Rates of obesity, alcoholism and other addictions (especially to technology) have also risen as many of us try to find a way to ‘take the edge off’ and fill in all the spaces of our lives. Think about the people you know. Virtually everybody in this modern world knows somebody who takes tranquilisers to get through the night and/or alcohol, medication or drugs to get through the day.
The Misunderstanding that Keeps us Stuck
It is my observation that the way we use the word happiness in our culture is not nuanced enough. In fact, we often use the word happiness to describe two different things and this causes confusion about how to get what it is that we’re truly aiming for.
I believe that one of the reasons why so many of us become lost in stress, struggle, drudgery, and dissatisfaction is because we haven’t identified clearly what it is that we most want and we don’t understand the causes and conditions that bring it about. Because of that, we often create suffering as we strive harder and harder for ‘happiness.’
Two Kinds of Happiness
1. Pleasure: Sometimes we use the word ‘happiness’ to describe what I would say could more accurately be called pleasure. Pleasure is when we feel a pleasant sensation or emotion, or perhaps we get a feeling of gratification or satisfaction when we get something we wanted.
Everyone enjoys pleasure so it’s no surprise that we spend a lot of our time seeking it, chasing it and trying to hold onto it. No matter how hard we chase pleasure though and no matter what strategies we try to keep it in place, it will slip away and change every time. Pleasure, like all feelings, is fleeting. It’s of the nature to change and then slip away no matter how hard you try to hold on. Pleasure will naturally come and go in the journey of a life… but is that what you most long for?
2. Fulfilment: The other way we use the word happiness is to point to what I would call fulfilment. Fulfilment refers to feeling whole, deeply satisfied and profoundly alive.
This is not just a just a fleeting feeling. It’s a background sense of ease and aliveness that sinks into your bones and takes up residence inside you like warm sunshine. Fulfilment stays with you through the natural ups and downs of a human life. In essence, it is a feeling of being full, enough, whole and deeply connected with life.
You Can’t Pleasure Your Way to Fulfilment
This distinction between pleasure and fulfilment is the most important distinction I ever made in my life. For many years I was looking for this deeper form of happiness–fulfilment–in all the wrong places. It’s an easy trap to get caught up in. When you don’t understand the difference between pleasure and fulfilment we often find ourselves caught up in a powerful psychological trap of trying to pleasure our way to fulfilment.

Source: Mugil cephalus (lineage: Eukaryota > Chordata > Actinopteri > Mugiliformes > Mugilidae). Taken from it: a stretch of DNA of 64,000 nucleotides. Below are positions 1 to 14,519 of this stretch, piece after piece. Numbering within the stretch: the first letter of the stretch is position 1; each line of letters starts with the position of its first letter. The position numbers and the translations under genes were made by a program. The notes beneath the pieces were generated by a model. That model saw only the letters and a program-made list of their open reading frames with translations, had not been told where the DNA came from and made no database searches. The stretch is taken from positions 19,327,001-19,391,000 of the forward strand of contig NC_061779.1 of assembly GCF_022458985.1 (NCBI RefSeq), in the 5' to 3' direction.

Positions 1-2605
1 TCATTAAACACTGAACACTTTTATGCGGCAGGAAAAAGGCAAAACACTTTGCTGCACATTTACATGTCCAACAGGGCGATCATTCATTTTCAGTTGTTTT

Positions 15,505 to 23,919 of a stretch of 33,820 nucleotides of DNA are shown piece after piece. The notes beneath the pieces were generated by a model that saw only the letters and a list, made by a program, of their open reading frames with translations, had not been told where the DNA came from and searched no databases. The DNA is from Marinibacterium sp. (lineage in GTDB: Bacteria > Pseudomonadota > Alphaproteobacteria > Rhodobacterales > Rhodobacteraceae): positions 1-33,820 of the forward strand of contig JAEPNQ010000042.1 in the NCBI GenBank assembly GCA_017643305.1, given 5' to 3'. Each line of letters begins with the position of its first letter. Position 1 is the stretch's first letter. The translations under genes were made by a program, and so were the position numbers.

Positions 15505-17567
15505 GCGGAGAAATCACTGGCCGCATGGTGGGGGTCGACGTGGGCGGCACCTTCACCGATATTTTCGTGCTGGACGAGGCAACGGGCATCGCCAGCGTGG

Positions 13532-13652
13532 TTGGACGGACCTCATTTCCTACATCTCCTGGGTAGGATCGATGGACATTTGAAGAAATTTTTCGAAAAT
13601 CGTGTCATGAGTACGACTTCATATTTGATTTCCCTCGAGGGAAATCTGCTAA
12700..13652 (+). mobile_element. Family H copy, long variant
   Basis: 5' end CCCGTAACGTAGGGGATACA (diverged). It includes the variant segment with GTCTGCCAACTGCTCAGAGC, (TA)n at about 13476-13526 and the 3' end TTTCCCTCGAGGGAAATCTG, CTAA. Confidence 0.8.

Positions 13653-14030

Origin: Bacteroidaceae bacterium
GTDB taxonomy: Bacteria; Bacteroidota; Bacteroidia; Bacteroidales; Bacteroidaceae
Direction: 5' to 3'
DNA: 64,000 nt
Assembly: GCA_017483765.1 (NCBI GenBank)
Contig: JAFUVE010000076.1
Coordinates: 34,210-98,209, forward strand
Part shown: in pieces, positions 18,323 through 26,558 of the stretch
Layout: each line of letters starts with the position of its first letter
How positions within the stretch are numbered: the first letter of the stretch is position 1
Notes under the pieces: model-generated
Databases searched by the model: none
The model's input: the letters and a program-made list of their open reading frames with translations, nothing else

Now, we all love to experience pleasure and there is nothing wrong at all with enjoying, savouring and celebrating the pleasures of this world… but it’s vital to know that you can’t pleasure your way to fulfilment. That’s the mistake many of us make that gets us caught up, stressed, constantly struggling and striving for more and all the while still feeling empty inside.
The Buddha had a name for this trap. He called it Samsara which translates into English as ‘endless wandering.’ When we live in Samsara, we constantly search outside ourselves for love, validation, belonging, wholeness–for fulfilment. We are constantly seeking and searching and trying to re-arrange the circumstances of our lives trying to ‘get there.’
Getting what You Really Want: The Art of Fulfilment
I believe that what we all long for most deeply is not pleasure, but fulfilment. We long to feel whole, complete and fully alive.
Over the past two decades I have discovered that the majority of the world’s wisdom traditions and spiritual teachings carry the same core message, the same two-part blueprint for a profoundly fulfilling human life. A life where we carry fulfilment with us wherever we go at the very centre of our being. A life where we are in touch with, and are an expression of, what is deepest and truest in us. This kind of wholeness is not extracted from, or dependent on, external circumstances and is not touched by the fires and storms of life.
Firstly, to be fulfilled we need to cultivate our capacity to ‘wake up’ to the present moment, which also means waking up more fully to who we are. Although we tend to go looking for fulfilment outside ourselves and in ‘things,’ it is actually only ever found right here in this present moment. It’s right under our noses, here and now. Mindfulness is the practice that allows us to wake up.